Kirkland in 1933 (Vanderbilt Special Collections and University Archives)
In his opening address to the university Sept. 24, 1930—made according to long-established custom before the first student assembly of the new academic year—Chancellor James H. Kirkland shared his thoughts on the serious purposes of university life during difficult times. Emphasizing the present economic conditions, he stressed the need to avoid extravagance in student expenditures and appealed to the student body to make their education count toward lasting spiritual values.
Referring to the country-wide unemployment and financial devastation resulting from the Great Depression, which had begun the previous year, the chancellor reminded students about their parents’ sacrifices to make their attendance at Vanderbilt possible and urged them to approach the college year in a spirit of earnestness.
“The campus has no room for idlers,” he said. “No other activity except study can form the major interest of students. Vanderbilt University is not a social club, nor is it an athletic field.”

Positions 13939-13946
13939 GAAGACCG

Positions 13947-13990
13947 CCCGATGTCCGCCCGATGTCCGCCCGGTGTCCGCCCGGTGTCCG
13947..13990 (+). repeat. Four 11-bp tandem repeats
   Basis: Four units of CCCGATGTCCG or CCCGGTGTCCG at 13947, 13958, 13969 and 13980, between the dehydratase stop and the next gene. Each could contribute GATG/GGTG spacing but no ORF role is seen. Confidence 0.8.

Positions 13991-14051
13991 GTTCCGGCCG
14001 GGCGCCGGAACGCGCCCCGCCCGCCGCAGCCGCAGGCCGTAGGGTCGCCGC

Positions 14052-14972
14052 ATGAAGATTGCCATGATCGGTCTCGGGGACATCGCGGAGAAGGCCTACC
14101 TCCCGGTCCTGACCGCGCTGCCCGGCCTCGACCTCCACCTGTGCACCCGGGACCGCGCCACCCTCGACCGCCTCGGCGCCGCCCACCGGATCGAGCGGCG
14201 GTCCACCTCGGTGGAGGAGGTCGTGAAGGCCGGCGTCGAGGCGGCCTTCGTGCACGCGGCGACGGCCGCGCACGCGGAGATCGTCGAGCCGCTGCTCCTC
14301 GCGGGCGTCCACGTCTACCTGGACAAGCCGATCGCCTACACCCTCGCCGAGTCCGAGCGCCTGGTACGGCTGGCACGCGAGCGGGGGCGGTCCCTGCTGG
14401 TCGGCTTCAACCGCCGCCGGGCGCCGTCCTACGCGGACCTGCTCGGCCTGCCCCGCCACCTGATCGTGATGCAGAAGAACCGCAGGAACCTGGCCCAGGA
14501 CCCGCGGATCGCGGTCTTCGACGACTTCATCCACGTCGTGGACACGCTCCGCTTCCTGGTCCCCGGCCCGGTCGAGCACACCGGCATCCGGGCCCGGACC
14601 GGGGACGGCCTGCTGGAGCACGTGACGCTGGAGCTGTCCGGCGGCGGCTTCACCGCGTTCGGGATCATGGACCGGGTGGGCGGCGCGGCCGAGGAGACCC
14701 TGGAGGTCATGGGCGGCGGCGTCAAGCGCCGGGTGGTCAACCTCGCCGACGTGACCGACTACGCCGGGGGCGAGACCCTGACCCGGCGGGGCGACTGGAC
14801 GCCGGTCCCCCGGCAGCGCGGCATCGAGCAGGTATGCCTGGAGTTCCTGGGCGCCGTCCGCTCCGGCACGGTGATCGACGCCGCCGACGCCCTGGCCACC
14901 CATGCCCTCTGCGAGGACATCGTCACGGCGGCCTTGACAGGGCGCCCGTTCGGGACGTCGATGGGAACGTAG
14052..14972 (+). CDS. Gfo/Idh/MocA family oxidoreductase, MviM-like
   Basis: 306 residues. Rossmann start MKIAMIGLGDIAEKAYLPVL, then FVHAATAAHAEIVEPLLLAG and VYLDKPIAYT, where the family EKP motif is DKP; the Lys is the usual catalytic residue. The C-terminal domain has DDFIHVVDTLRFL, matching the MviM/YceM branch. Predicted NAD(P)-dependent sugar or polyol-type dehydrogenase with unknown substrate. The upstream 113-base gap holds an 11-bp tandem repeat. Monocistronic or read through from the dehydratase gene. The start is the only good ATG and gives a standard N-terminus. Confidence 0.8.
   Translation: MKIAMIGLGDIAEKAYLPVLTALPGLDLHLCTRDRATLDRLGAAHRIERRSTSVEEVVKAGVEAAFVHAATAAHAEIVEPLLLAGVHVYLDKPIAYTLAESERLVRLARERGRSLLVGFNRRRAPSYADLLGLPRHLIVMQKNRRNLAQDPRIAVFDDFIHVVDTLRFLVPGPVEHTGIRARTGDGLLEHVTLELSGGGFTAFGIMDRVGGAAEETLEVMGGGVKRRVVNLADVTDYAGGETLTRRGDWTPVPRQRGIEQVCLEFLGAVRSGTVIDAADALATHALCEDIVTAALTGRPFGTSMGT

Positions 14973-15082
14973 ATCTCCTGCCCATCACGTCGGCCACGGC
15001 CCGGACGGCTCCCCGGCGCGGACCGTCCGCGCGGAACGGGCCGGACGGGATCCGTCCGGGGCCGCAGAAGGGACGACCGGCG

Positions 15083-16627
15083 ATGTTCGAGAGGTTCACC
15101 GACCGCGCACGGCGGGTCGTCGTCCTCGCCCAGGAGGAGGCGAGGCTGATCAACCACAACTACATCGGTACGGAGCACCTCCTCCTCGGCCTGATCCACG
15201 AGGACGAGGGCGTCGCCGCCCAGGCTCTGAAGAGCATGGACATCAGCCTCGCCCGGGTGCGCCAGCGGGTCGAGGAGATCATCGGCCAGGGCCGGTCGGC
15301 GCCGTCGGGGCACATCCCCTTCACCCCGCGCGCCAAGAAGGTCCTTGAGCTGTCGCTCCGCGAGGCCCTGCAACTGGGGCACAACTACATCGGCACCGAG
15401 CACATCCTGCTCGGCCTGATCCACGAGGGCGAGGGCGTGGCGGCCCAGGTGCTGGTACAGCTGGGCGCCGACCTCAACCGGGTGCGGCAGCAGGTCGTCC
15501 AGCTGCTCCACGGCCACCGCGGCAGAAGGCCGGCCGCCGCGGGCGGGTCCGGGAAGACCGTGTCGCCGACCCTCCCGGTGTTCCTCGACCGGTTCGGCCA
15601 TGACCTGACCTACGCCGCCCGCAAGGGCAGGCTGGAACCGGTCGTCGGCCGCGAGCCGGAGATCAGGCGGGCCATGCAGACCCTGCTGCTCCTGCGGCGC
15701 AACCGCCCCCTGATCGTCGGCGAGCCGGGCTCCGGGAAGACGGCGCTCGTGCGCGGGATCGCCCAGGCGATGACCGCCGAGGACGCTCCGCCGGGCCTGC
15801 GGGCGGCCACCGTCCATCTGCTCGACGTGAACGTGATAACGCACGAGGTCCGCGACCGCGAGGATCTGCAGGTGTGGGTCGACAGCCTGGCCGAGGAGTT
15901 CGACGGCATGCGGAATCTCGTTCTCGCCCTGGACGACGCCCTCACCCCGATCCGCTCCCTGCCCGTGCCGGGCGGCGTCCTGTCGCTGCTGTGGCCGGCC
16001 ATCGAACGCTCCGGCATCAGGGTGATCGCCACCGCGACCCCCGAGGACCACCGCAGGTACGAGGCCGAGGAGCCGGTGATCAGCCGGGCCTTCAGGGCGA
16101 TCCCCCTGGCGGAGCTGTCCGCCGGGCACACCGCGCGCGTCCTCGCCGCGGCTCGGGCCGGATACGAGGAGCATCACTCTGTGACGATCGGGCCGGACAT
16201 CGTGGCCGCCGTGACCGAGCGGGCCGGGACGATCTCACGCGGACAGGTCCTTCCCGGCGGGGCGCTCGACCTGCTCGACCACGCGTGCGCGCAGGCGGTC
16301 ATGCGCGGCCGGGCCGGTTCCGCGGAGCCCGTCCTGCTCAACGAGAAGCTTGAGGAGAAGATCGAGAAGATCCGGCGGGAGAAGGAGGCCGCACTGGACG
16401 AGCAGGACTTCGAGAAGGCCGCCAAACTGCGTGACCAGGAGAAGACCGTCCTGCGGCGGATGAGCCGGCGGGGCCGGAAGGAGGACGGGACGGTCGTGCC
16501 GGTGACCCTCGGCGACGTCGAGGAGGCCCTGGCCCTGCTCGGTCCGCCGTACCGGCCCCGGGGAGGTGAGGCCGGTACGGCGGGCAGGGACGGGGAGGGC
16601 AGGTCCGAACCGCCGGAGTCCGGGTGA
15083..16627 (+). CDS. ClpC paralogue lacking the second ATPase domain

In this connection the chancellor expressed his surprise that “a college which guards the entrance doors so carefully will be so long-suffering with students after they are admitted. … I have often dreamed,” he continued, “of an institution where there was a general shake-up after two years. … My proposed plan, therefore, is that the college after two years should sift the student body, and a select number should be invited to return and carry on higher work, largely in an independent fashion for their degree.”
In conclusion, after stressing the necessity for thrift and self-denial in student life, the chancellor said, “Money, put in most of the ordinary investments of the marketplace, takes wings and soon flies away… but money put into your education becomes part of your life and cannot be taken from you. … The University demands of you sacrifice and toil. We offer you in exchange a Kingdom and a Crown.”
The chancellor’s remarks—particularly his significant wish that students should be put through a sifting process after two years—struck the keynote of the session of 1930–31, as Vanderbilt began its work with all departments “crowded full of a buoyant yet serious spirit.”
This story is adapted from The Vanderbilt Alumnus magazine, October 1930 issue.